the contrary. But this distortion is minor compared to the way the
author simply defines class in a way to exclude skilled whites from
the working class. Skilled whites become the "lower middle class,"
with no explanation, that allied with corporate executives in
defense of Bull Connor and segregation. Eskew tells us real white
workers--the unskilled--supported black aspirations. Judging from
this book, however, there is no existing evidence of this working
class racial accord. One wonders why unskilled whites would not
have desired preference over blacks in promotion policies. Eskew's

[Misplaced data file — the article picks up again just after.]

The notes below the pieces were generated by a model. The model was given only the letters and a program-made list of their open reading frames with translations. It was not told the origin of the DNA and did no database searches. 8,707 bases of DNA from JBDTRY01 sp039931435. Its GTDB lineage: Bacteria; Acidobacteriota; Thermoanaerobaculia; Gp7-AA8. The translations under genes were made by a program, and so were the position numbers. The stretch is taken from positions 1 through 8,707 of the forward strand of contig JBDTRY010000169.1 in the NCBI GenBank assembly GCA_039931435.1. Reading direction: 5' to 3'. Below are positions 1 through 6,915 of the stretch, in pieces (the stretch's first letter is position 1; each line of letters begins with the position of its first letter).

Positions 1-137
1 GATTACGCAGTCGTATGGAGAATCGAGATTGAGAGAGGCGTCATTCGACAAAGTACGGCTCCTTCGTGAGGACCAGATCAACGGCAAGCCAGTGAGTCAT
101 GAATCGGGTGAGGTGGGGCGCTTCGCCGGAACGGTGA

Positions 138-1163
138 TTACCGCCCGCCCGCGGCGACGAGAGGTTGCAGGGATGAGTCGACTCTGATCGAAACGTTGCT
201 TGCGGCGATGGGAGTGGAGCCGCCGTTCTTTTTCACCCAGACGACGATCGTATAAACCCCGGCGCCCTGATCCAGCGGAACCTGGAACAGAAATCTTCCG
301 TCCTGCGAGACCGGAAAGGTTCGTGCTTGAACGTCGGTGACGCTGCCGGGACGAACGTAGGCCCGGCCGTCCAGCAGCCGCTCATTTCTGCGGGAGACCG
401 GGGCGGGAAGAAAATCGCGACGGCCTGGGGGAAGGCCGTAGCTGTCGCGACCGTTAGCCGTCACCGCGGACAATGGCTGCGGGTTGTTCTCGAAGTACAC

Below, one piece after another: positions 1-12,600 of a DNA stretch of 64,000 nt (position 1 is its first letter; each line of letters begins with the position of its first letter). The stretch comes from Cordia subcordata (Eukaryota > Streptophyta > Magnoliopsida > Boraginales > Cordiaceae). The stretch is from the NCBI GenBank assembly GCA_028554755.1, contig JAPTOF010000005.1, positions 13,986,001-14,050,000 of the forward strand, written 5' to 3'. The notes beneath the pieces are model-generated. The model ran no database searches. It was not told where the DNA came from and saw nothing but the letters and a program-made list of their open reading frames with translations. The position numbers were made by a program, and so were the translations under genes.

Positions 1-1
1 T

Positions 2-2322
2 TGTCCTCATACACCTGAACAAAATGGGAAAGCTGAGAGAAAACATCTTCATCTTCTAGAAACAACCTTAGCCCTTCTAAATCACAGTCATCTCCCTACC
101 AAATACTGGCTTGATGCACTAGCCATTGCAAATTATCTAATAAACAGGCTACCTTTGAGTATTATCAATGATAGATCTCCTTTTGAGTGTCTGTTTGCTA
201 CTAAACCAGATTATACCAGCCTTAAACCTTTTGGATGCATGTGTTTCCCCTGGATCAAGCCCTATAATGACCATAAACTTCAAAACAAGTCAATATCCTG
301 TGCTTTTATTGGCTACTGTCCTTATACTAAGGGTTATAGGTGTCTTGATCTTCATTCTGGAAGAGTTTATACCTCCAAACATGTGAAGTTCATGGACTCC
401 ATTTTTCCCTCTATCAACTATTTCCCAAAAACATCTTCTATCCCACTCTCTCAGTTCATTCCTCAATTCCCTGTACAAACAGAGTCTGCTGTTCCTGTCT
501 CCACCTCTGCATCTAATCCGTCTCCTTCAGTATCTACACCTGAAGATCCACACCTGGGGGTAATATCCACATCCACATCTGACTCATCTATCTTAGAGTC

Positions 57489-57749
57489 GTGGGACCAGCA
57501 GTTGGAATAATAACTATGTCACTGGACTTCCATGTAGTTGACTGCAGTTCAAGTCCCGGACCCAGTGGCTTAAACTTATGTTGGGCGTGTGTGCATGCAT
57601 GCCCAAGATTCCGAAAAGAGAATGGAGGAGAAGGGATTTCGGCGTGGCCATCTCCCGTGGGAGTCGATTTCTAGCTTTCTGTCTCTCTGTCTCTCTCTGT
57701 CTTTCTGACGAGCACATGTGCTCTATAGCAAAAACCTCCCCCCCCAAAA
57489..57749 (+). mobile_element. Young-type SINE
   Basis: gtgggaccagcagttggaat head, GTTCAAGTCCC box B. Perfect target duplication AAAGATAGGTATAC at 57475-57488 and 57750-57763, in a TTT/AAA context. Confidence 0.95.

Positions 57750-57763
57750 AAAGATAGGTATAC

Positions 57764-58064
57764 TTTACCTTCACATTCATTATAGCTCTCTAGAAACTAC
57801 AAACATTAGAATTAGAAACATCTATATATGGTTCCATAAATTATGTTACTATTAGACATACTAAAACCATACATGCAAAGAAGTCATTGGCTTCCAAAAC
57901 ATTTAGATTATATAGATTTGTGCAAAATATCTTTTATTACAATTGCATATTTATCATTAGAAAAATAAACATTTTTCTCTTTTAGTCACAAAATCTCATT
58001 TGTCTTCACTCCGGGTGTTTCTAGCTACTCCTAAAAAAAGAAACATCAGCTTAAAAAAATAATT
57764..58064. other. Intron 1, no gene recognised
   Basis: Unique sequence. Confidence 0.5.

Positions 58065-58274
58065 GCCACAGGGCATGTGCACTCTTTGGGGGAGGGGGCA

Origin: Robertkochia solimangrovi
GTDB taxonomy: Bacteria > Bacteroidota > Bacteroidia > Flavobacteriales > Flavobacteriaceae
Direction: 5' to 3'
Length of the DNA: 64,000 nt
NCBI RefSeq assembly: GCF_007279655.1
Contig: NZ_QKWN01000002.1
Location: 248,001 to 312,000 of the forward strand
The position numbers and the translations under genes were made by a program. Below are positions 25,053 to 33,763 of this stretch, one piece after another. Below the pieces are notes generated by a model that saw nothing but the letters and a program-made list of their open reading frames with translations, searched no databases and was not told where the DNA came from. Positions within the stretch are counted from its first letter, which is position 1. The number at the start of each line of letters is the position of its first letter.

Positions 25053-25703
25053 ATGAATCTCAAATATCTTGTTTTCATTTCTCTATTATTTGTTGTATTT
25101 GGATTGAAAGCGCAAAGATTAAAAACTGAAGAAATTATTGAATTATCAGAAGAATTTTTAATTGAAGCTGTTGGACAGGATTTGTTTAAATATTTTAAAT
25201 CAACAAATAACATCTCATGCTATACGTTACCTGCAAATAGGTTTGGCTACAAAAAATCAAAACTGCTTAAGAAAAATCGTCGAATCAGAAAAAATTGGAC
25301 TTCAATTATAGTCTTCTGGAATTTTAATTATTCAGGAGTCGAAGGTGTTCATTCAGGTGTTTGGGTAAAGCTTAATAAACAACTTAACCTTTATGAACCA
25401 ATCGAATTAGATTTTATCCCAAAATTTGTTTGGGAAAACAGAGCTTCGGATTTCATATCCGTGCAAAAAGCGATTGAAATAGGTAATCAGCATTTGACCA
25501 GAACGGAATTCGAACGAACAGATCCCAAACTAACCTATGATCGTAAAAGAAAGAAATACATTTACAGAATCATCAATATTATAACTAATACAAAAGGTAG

own voting data, moreover, appears to contradict his statements
about workers' behavior. Bull Connor turned to them and to the
skilled portion of the white working class everytime he got into
trouble. Perhaps corporate executives voted for Connor and defended
him, but his base was Birmingham's white working class and he knew
Eskew's analysis of divisions in the black community is more
persuasive, though it suffers throughout from key contradictions and
unsupported assertions. Both problems arise in regard to Eskew's
assessment of community support for Shuttlesworth and the ACMHR.
The author at times seems to be arguing for the ACMHR as the voice
of the black masses. Yet when we get to the Birmingham campaign
itself we learn that the SCLC looked to school children because
adults were unwilling to participate. Eskew does us a service by
revealing just how ambivalent local blacks were, but confuses the